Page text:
More thoughts on The Print Room

(My initial blog post was written on Dec 20: Whitewashing at The Print Room.)

The Print Room in London, UK, is persisting with their position of being artistically justified in casting an all-white cast in a play set in Ancient China. They cite this article as their explaining position. They have also made their official statement here. It remains problematic to me that they and the playwright, Howard Barker, are happy to appropriate China and Chinese signifiers as part of making their fantasy and dismiss our objections, and they reject our objections in a manner that is rather superior (IF we knew the work of Barker. IF we understood an artist’s prerogative).Please let’s use this an an opportunity to learn and build stronger art. Here are my further thoughts on the matter after reading the article and TPR’s renewed claim:

1. The, “let’s hire the best actors” falls down as the playing field is not level. We all know that access to opportunities is imbalanced and controlled by gatekeepers/those historically in power/the privileged. We can remove the word “racist” to avoid the emotionality the word triggers, but historical bias and white privilege don’t go away.

2. The Print Room states that it is an English play and so it is not necessary to cast East Asians. Does “an English play” mean an all-white cast? NO. Reasons should be obvious enough. Why not honestly state that The Wrestling School and Howard Barker have historically worked with predominantly white actors and so this is who they have cast. It is NOT an open casting system, and so everyone should just accept that this is how they work. That would be the courageous and honest thing to state. The artists should be able to make these decisions but they should own these choices honestly. Instead, it is the pretence at being liberal, wiser and inclusive is the thing that really galls me.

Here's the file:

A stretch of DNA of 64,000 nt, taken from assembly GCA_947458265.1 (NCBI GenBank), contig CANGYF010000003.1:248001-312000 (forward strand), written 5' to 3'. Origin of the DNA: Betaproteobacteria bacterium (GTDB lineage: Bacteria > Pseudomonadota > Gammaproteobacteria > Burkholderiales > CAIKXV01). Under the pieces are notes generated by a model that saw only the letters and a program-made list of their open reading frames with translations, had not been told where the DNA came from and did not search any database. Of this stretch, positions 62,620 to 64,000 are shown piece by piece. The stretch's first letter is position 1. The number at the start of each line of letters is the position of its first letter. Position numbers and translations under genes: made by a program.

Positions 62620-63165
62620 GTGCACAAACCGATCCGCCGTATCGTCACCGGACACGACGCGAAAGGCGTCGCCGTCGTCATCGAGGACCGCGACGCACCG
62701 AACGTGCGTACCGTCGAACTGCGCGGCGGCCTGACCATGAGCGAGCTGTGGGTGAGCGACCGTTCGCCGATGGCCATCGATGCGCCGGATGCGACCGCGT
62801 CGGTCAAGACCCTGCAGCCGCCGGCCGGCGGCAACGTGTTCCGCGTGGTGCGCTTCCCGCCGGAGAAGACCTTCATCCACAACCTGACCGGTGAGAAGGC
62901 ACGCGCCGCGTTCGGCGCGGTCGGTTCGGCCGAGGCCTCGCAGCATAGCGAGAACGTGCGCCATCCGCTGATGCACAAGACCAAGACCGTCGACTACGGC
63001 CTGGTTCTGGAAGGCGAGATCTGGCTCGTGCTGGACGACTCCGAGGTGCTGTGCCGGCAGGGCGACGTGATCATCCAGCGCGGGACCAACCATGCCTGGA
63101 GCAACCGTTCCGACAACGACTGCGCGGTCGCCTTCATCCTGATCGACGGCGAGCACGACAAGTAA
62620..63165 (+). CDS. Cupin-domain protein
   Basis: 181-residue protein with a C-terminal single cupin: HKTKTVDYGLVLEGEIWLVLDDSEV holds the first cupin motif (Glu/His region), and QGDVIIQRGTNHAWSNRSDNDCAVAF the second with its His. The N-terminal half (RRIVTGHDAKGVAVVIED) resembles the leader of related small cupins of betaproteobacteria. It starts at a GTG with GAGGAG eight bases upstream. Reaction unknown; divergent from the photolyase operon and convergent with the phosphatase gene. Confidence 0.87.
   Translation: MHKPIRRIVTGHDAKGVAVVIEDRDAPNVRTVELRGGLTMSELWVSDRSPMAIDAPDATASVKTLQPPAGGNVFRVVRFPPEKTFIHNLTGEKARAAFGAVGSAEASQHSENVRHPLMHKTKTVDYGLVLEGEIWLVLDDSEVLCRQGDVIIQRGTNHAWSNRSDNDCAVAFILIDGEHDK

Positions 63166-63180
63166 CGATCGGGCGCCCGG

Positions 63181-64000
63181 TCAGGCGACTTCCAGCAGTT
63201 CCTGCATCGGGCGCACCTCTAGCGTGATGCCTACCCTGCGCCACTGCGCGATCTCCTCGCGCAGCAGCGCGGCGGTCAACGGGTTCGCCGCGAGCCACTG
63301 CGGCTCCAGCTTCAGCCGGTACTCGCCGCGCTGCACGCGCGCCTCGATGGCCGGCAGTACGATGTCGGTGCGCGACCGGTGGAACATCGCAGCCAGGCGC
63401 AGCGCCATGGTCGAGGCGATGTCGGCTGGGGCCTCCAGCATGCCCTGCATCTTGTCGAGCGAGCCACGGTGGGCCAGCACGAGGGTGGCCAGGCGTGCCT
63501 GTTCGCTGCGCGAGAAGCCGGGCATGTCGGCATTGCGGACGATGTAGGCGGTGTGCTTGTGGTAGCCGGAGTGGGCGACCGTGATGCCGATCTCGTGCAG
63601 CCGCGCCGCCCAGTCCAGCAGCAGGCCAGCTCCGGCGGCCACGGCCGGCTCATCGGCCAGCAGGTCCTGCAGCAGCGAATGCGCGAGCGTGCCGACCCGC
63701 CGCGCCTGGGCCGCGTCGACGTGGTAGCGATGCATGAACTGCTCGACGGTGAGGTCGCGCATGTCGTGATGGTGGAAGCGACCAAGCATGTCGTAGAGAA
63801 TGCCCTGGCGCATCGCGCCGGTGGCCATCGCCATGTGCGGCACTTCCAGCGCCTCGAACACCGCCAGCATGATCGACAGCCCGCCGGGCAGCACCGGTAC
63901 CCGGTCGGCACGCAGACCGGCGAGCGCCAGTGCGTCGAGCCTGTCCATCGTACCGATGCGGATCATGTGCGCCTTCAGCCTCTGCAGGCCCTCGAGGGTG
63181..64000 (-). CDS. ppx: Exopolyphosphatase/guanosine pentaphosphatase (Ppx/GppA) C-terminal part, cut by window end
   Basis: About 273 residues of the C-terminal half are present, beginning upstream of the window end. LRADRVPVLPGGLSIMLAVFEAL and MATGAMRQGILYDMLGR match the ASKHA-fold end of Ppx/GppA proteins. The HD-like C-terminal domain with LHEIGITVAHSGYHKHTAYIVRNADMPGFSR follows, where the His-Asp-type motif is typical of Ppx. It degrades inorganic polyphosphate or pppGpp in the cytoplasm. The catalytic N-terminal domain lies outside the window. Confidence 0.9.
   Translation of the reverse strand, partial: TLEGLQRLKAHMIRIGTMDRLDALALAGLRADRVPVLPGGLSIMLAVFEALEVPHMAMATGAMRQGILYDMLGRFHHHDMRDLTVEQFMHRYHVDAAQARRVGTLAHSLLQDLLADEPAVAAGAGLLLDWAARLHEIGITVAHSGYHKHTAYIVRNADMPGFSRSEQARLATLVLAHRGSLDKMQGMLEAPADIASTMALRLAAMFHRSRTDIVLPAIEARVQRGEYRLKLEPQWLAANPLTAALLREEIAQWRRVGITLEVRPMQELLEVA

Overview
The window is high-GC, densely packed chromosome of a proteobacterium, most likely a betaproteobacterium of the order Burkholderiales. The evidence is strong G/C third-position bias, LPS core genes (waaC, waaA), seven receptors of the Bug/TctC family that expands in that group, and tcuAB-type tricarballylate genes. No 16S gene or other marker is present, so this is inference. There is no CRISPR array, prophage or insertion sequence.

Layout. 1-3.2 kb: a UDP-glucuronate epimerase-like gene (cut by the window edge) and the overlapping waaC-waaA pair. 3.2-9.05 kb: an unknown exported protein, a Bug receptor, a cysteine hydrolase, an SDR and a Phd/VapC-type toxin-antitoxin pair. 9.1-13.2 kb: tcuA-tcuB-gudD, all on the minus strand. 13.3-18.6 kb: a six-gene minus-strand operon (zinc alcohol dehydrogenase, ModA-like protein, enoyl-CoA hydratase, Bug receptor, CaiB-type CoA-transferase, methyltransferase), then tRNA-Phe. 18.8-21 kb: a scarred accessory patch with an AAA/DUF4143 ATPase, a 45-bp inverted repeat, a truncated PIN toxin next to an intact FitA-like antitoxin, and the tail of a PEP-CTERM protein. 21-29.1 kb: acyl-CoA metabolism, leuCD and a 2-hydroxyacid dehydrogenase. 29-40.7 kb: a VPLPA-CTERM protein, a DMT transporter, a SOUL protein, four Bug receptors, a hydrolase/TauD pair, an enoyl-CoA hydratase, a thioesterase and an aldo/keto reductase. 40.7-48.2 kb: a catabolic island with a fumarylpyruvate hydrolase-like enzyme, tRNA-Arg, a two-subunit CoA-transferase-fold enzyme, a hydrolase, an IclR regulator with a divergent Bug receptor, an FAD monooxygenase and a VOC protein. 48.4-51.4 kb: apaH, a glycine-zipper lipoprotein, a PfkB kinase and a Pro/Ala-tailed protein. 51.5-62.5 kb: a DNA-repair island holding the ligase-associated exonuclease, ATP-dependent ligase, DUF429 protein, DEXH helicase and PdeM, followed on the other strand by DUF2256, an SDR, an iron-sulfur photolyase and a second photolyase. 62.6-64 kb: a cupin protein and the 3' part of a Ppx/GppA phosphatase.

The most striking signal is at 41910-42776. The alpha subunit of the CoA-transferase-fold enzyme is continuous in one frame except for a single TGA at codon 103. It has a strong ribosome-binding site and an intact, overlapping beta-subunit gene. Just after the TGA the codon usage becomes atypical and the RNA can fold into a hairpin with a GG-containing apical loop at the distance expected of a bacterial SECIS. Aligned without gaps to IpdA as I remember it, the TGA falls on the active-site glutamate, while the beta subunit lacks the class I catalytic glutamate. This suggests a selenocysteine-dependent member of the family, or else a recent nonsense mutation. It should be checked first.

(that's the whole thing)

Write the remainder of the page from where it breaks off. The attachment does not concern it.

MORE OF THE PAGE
3. Would they (Barker, The Wrestling School, The Print Room) be comfortable using an African or Caribbean cultural setting in the same way? Why is it ok to use Chineseness? Is it because of power differentials? “Blackness” is not to be messed with because of the more commonly known and accepted history and awareness of black history and the imperialist impact of whiteness on black bodies and spaces. Is Chineseness more easily approached because of the ideas of Chinese coldness, detachment, glittering wealth, culture and history? Is it simply because the world knows less about the opium wars, the railroads, the internment camps, the persecution of Chinese and East Asian folk in America or by the British?

4. We haven’t read the play because it hasn’t been produced yet*. I know Barker’s work, but using Chineseness to project his concerns about life makes me uncomfortable. What circumstances would make it ok? Perhaps the play functions as a self-critical piece to demonstrate how the West is uncomfortable with and is afraid of “The Chinese”. Chimerica was an attempt at looking at about how the West imagines China and gets it wrong, how we make assumptions about Chinese people. (NB Whether or not a play is good or succeeds at what it sets out to do is another matter.)

Note (19 Jan) – if “formal China” was used by Barker as a mirror to “mannered England” why might this still be problematic/pose “material damage” (in the words of a Print Room advocate. Well, any stereotype e.g. “The Chinese are formal” means that a trait is genetically inherent. Do we believe in this kind of racial determism? A Chinese person born anywhere and at any time will be formal? An African American or a Malay born anywhere and at any time will be a criminal or lazy? It doesn’t matter if the stereotype is positive or negative because it means races and skin colour are identifiable by their behaviour (good at maths, smelly, hardworking, good dancers, etc) which is determined by their genes and is immutable. I have now read the play and it has only made me feel more sadness at how it reinforces racial stereotypes in an insidious way while the production and the theatre (via its public statement) erases Chinese people and demonstrates gross privilege aggressively.